It's a breakout year for bank reputations.

Of the 32 banks evaluated in the American Banker/Reputation Institute Survey of Bank Reputations this year, none have a weak reputation with customers — which is a first.

Even better, eight scored above 80 on our 100-point scale based on how their customers perceive them, vaulting into "excellent" territory.

"Banks are clearly focusing on their customers, and those retention strategies are paying off," says Rob Jekielek, a vice president at Reputation Institute, a reputation management consultancy.

Reputation Institute calculates that improving reputation by five points among customers increases the likelihood they'll recommend the bank by 6.2%. That same improvement among noncustomers increases their likelihood of making a purchase by 4.6%.

But any momentum banks had in improving their reputations among noncustomers stalled this year. "It's really on the customer side where you are getting pretty significant equity build," Jekielek says.

Most of the banks in the survey have average reputations among noncustomers. A dozen scored below 60, which puts them in a weak or vulnerable position.

Even so, Jekielek says, the industry is doing well given the massive loss of trust caused by the financial crisis.

"With financial services broadly, but with banks in particular, that average range with noncustomers is a great place to be, if you're comparing that to a few years ago," he says. "You can think of it as both risk and opportunity. For an organization that has the wherewithal to be thinking about brand and reputation, it's certainly an opportunity. The average range indicates not skepticism, not crazy support, but just being somewhat neutral and having a couple of question marks. And those question marks can differ depending on whether you're a regional bank or national bank."

Reputation Institute divides the banks in the survey into three categories: large, regional and nontraditional.

Last year all three categories showed improvements with both customers and noncustomers, and large banks as a group made the greatest gains, though they still had the lowest scores overall.

This year customer perceptions improved again, boosting the overall score for each of the three categories. But regional banks advanced to a much greater degree than either the large banks or the nontraditional ones. The gain of 6.5 points for the regional group is nearly double that of the other groups.

The overall score for the regionals is 78.8, the highest among the three categories of banks. Previously the nontraditional banks had been the reputation leaders.

Three banks — all of them regionals — have the distinction of being in the top 10 among both customers and noncustomers. Regions Financial Corp., which leapfrogged to the top of the customer rankings this year, shares the dual top 10 distinction with Synovus Financial Corp. and Huntington Bancshares' banking unit.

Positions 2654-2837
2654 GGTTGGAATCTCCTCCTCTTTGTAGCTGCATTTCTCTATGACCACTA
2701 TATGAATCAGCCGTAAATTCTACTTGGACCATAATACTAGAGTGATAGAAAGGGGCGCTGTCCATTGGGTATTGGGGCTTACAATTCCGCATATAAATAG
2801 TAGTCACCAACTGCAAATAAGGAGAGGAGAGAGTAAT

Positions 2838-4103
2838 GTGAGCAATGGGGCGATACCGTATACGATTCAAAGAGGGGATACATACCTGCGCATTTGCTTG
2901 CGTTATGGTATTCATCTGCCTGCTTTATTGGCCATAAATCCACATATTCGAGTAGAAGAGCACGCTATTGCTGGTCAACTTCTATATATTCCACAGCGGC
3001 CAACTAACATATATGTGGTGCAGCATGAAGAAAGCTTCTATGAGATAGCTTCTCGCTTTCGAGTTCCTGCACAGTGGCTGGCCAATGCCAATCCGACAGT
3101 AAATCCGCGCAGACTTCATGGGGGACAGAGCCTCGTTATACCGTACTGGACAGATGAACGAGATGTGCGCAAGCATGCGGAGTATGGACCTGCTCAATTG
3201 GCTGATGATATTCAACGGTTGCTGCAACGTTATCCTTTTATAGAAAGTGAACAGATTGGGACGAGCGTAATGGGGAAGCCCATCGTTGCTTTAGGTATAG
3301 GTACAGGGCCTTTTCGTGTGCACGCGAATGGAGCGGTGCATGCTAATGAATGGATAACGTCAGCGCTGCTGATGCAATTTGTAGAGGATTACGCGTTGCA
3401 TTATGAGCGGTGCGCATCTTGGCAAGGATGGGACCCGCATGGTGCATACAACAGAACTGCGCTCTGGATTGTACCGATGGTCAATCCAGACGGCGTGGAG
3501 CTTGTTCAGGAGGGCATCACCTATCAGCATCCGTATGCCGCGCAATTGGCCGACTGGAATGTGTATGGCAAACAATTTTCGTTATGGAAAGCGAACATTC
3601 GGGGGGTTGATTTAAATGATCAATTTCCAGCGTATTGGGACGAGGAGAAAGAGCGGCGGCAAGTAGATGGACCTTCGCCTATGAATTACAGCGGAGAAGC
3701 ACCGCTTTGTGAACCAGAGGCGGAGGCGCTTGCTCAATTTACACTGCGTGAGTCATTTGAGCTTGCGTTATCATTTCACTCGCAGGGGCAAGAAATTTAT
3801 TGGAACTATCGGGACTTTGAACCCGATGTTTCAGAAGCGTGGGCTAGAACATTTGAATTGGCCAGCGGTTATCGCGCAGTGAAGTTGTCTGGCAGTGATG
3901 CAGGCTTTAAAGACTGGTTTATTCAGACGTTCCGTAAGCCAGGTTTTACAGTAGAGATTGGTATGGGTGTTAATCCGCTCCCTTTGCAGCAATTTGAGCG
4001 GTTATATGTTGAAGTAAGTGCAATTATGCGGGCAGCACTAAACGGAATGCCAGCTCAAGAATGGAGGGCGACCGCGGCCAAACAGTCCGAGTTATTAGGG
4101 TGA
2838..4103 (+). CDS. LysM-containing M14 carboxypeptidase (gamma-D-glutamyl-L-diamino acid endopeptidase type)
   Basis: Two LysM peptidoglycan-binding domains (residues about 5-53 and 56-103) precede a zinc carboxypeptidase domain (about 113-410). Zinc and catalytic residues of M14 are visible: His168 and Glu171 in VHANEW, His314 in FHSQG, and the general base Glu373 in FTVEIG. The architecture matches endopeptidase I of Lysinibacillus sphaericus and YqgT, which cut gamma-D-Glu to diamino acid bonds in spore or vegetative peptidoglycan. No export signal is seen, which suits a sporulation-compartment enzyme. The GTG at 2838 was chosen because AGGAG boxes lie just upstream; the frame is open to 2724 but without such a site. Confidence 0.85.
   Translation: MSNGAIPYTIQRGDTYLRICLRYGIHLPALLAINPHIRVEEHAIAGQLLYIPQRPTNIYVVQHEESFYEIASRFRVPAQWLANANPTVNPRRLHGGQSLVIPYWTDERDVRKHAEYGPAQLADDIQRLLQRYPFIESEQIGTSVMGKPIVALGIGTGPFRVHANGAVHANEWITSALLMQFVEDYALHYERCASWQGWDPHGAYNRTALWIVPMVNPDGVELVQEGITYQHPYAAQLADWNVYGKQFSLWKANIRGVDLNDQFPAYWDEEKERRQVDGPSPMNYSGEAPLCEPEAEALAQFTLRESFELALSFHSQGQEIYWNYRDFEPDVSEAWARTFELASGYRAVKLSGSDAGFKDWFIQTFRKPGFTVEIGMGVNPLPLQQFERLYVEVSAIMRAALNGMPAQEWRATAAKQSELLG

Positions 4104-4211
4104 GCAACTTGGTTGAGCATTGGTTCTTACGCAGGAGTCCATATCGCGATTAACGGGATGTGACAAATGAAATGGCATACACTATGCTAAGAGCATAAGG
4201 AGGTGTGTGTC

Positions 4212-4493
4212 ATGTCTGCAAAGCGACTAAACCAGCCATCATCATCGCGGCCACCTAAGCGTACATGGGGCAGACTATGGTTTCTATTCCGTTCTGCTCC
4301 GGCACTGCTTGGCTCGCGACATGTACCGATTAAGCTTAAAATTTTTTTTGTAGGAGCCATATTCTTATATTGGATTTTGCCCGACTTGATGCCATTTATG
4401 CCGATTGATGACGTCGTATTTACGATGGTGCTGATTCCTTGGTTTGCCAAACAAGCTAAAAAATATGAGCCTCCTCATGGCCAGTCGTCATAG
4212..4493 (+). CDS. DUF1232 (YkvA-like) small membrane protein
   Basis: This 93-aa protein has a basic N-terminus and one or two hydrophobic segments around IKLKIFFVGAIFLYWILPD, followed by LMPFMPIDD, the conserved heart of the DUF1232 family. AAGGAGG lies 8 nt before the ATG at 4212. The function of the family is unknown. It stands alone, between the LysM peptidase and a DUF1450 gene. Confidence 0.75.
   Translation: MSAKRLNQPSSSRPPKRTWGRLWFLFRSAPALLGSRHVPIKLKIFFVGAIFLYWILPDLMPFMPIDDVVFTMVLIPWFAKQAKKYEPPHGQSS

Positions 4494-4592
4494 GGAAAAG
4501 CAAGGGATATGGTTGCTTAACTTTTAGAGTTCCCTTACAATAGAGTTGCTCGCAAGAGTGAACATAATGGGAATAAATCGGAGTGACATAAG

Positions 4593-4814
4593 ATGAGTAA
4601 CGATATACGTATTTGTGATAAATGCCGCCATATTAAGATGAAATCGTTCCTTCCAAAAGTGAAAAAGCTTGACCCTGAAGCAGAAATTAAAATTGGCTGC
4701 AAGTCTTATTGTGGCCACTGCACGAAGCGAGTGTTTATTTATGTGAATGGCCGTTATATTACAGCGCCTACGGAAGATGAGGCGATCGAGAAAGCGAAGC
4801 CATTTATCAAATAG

All three embrace a similar corporate philosophy of doing what is in the best interest of their customers and making a difference in their communities, though they express it in different ways.

Kessel Stelling, the chairman and chief executive of Synovus, mentions investments in technology, a branding campaign and community outreach among the initiatives that likely contributed to the excellent reputation his company earned from customers in the survey.

But Stelling says ultimately what matters more than anything else is treating people well. So the customer covenant Synovus adopted in 2007 — which reads, in part, "we will treat our customers like we want to be treated" — is what underscores everything else that it does. "Our employees carry that customer covenant card around and I've seen leaders reward people with cash for having that card with them," Stelling says.

David Clifton, Huntington's chief customer and marketing officer, says he is not surprised to hear that regionals are outperforming the big banks. He says, even under the best of circumstances, big banks are at a disadvantage.

"The things that we are advantaged to as a regional bank, they're disadvantaged by, because, one, we are more connected with the community for sure. That in and of itself is going to give you a little bit more of the heart of the community, the heart of a person. That's going to matter. You're not going to feel quite as disassociated, as disenfranchised," Clifton says.

"The second thing is that we are large enough to make a difference. We have enough of an asset base that we can act like a big bank in terms of the things we can offer customers. Our remote deposit is every bit as good as any of the big banks."

But big banks handed one more whopping advantage to the regionals, in the form of all the negative headlines arising from the financial crisis, Clifton says.

"They can't get out of the way of themselves," he says. "Libor manipulation? Are you kidding me? How do you recover from that?"

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